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Monday, October 06, 2008

Wired NextFest 2008

WIRED NextFestWe hopped in the car with some friends yesterday and went on a little day trip to Chicago to take in WIRED magazine’s 2008 NextFest , an annual exhibition of emerging technologies.

While not nearly as grand in scale as the 2005 event on Navy Pier, this year’s show in Millennium Park still packs a lot of wow factor in its exhibits — and admission is free. We were greeted outside the tent by a whimsical, grass-clipping electronic sheep (which later had to be corralled inside after a light rain began to fall). Once inside, there were exhibits relating to about every aspect of modern life, including clothing, art, design, health, transportation, communication, entertainment and the environment.

Toyota, which along with Xerox and Citi is one of this year’s major sponsors, brought along a range of transportation exercises ranging from personal vehicles (imagine a luxurious Segway) to its plug-in Prius, a pre-production model that is currently undergoing real-world shakedown tests. Toyota also is showing its 1X concept vehicle , a lightweight (980 lbs.), fuel-sipping (90 mpg) four-passenger vehicle suitable for urban environments.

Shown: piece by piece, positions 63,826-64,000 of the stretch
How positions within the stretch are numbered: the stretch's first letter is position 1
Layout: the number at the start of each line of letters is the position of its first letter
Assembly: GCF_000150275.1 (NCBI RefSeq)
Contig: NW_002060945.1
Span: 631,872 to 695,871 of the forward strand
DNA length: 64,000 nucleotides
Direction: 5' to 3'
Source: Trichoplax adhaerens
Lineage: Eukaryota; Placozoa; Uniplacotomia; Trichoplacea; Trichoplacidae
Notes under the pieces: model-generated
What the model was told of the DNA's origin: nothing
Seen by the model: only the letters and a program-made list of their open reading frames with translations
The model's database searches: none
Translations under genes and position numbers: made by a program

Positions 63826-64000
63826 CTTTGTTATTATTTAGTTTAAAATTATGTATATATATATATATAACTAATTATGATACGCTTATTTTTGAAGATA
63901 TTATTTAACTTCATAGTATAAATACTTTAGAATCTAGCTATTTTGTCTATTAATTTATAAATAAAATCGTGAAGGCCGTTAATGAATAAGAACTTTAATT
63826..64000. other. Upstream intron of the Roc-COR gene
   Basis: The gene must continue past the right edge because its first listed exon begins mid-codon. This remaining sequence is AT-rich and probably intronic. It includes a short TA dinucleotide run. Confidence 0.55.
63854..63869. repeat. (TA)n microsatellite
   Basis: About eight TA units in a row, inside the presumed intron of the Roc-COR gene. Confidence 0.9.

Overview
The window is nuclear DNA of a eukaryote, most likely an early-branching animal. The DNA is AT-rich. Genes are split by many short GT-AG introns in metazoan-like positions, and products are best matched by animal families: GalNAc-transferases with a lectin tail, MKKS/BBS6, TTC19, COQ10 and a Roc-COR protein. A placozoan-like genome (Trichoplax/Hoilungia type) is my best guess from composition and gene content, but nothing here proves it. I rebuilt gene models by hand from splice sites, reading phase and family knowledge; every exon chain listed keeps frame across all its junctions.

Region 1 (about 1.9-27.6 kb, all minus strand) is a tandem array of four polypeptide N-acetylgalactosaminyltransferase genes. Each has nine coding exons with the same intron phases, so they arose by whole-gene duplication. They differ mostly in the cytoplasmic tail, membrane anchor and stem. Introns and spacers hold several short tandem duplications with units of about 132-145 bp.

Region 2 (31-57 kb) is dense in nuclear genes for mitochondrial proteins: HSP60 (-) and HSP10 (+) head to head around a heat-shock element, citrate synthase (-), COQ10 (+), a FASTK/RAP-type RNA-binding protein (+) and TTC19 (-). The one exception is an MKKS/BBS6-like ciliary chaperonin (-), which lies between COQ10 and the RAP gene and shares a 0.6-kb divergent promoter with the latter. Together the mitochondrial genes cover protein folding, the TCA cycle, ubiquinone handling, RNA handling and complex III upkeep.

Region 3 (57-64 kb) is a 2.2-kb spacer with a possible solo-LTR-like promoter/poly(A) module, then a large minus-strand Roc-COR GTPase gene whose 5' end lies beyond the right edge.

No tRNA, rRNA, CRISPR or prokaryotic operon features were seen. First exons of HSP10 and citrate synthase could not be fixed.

Xerox focused on green technology, including its solid-ink printer technology that reduces waste by 90 percent and is much more cost-effective than conventional color printers and a paper that printing fades from over a 24-hour period so that it can be reused. Those who value the permanence of print might find this a strange product, but Xerox was motivated to develop it after determining that more than 40 percent of office printouts are discarded the same day they are printed. Obviously, the potential savings in money and resources made possible by such a technology are enormous, particularly for school systems, large corporations and governmental entities.

In the energy and environment section, a technology that rapidly makes diesel fuel from algae and ultra-efficient photovoltaics that convert 40 percent of the sun’s energy to electricity — up from 15 percent for conventional solar panels — were the standouts. For photographers, the Gigapan technology developed by NASA and Carnegie Mellon University is exciting, and apparently will be surprisingly affordable. And while it seems unlikely that you’ll ever see them at Bed, Bath and Beyond, the food-delivery systems created by designer Martin Kastner for chef Grant Achatz will give foodies something to drool over.

Nextfest’s run will continue October 7 through 12 (the show is closed on Mondays). If you get there early, you could have time to wander through the Art Institute across the street or head down to the Museum of Science and Industry to tour the modular, green smart home which will be on display through January 4 of next year. If your route to Chicago takes you up I-65, be advised that major highway construction will cause you to take a detour , whether your preferred route is the Tollway or I-80/94.
J. Silverheels Gray, 10:07 AM


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